Monday, November 26, 2012
ESP-Disk', 1966; available
4 tracks, 34:02
ESP-Disk', 1967; available
4 tracks, 48:24
The late great Charles Tyler was one of the underrated titans of free jazz. Having done work with everyone from Albert Ayler (on BELLS and SPIRITS REJOICE) to Rudolph Grey's Blue Humans (sadly unrecorded), he was renowned as a ferocious baritone saxman*. Curiously, he chose to play alto instead for his first two outings as a leader. CHARLES TYLER ENSEMBLE, the first of these, is also one of his most intense. For this record, Tyler assembled an impressive cast of well-known players (drummer Ronald Jackson**, drummer Charles Moffett on "orchestral vibes" for two tracks, and bassist Henry Grimes) as well as the obscure Joel Friedman on cello. Over the four tracks, Tyler and company indulge in a particularly exciting style of potent jazz. Opener "Strange Uhuru" is probably the most sedate, with Moffett's vibraphone adding an interesting touch. The intensity increases for "Lacy's Out East" (possibly a reference to Steve Lacy, but Lacy was also Tyler's middle name), "Three Spirits", and especially "Black Mysticism". Grimes and Jackson make for an impressive rhythm section, while Friedman's cello adds a unique touch of string insanity. Ayler himself was never quite this severe! It all adds up to a fine early ESP offering, highly recommended to any fan of the label or free jazz in general.
Curiously, for his second outing, Tyler took a mellower and completely different approach. Gone are the drums and the sidemen from ENSEMBLE. Instead, EASTERN MAN ALONE presents a unique quartet of Tyler, cellist David Baker, and bassists Kent Brinkley and Brent McKesson. With the change in instrumentation came the remarkable change in sound, especially apparent on opener "Cha-Lacy's Out East". Taking the basic theme of ENSEMBLE's "Lacy's Out East", Tyler and company radically rearrange it into a nearly raga-styled treasure of string interplay and sax accents. Also notable is the length of the pieces; closer "Eastern" is the shortest at 10:56, while the others are over the twelve-minute mark! "Eastern" is also the most free-form of the bunch, with every player seemingly going off on a different direction from the rest. "Man Alone" and "Le-Roi" (the latter written by Baker) follow "Cha-Lacy's Out East"'s lead, taking a modal and peaceful style of following a theme with minor improvisational elements in the middle. This might be a confusing listen after the intense ENSEMBLE, but it's every bit as accomplished and delightful. In fact, I usually play one after the other, with EASTERN MAN ALONE providing some soothing relief after ENSEMBLE's onslaught.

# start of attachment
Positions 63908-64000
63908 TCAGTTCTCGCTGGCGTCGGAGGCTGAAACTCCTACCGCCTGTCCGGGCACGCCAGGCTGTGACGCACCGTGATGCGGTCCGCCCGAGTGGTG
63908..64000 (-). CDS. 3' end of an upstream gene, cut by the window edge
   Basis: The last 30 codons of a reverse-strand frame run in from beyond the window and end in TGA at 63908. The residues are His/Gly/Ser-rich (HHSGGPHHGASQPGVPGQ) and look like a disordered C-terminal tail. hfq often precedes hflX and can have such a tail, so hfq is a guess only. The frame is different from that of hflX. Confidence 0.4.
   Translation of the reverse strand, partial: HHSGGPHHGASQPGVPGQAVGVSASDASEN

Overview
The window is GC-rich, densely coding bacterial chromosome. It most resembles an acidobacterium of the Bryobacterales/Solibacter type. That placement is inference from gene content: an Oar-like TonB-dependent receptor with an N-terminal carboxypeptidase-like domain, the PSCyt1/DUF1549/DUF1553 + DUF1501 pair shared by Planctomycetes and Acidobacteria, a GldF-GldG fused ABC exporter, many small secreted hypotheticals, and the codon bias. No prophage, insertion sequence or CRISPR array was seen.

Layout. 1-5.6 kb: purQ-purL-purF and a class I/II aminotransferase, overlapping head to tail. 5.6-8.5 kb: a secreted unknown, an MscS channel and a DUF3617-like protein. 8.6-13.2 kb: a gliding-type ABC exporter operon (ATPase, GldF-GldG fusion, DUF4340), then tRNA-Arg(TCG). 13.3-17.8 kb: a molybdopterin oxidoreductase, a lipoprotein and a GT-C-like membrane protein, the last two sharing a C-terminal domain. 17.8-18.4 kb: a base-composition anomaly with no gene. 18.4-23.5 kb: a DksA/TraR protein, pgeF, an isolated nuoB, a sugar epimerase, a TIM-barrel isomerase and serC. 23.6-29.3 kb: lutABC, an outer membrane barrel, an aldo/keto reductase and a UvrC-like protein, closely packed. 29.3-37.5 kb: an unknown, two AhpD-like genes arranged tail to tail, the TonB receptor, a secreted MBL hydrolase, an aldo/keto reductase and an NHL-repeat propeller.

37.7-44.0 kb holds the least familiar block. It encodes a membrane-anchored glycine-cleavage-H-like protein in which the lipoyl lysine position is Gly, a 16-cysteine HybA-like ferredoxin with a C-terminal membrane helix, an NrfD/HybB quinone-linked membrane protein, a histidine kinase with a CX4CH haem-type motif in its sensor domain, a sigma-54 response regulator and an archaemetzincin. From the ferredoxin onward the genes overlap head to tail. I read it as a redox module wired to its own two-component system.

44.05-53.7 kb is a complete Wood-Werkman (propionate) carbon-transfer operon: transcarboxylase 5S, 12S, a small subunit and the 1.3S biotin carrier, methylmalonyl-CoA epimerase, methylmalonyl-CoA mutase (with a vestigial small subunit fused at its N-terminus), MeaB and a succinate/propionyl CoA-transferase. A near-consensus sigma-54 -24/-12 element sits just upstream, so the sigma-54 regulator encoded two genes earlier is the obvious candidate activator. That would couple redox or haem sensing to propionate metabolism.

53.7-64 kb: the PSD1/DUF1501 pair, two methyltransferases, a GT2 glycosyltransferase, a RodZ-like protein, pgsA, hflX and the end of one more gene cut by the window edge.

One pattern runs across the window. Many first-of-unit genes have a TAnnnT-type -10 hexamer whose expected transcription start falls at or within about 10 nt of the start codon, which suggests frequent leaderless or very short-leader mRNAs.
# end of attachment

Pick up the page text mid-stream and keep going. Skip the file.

Tyler would continue to record until his death in 1992, but he didn't lead a group again until 1974's VOYAGE FROM JERICHO. All of his work comes highly recommended, but these two ESP albums might possibly show him at his best and most innovative; another highly original outing is 1976's SAGA OF THE OUTLAWS, an impressive one-composition epic that clocks in just ten seconds short of thirty-seven minutes.
*Tyler also founded the independent Ak-Ba label, which has been mentioned here before since it was the label that released Arthur Doyle's ALABAMA FEELING.
**Later known as Ronald Shannon Jackson, he was especially known as the drummer for the crazily powerful Last Exit, which also featured Bill Laswell, Sonny Sharrock, and Peter Brötzmann.
Wednesday, May 2, 2012
ESP-Disk', 1965; available
5 tracks, 48:10
The enigmatic Logan was long the source of mystery. He recorded two albums for ESP as a leader*, performed a bit as a sideman, and then disappeared for about forty years. He was discovered alive, well, and playing in a park in 2008, even though general opinion was that he had passed away. This album is his first ESP recording, and it's a gem! The other three players are pianist Don Pullen, bassist Eddie Gomez, and legendary free drummer Milford Graves. Logan tackles five instruments: alto and tenor saxes, bass clarinet, flute, and "Pakistani oboe". His playing style comes from a different place than Ayler's et al; there's not much spiritual or folk influence. Most of Logan's lines sound like they came from Indian, Asian, and Middle Eastern music. This is especially pronounced on the opening "Tabla Suite", the strangest composition here. Graves performs innovative improvisations on the title instrument, while Gomez and Pullen go along their own respective paths. Logan blows freely and sinuously on what I assume is the oboe, somehow following along with the others while remaining absolutely free of structure. The remaining tracks are much more in traditional free jazz territory; however, they're amazing examples of the genre. "Dance of Satan" and the lengthy "Bleecker Partita" are especially noteworthy for their catchy leads and descents into a sort of controlled improvisation that's uniquely Logan's. Highly recommended to jazz afficianadoes; anything else by Logan is worth a listen too. Logan also provides excellent sideman duties on Patty Waters' COLLEGE TOUR and Roswell Rudd's EVERYWHERE; the latter has an interesting version of "Dance of Satan".
*Actually, he recorded a third unreleased album leading a classical-influenced string-heavy ensemble. One of these days this might be released; it certainly sounds intriguing!
Wednesday, March 28, 2012
Locust, 2002; available
7 tracks, 32:42
I'm back! I had to focus on schoolwork and other life events for a bit; did you miss me? Well, even if you didn't, expect updates more frequently and now on to the review!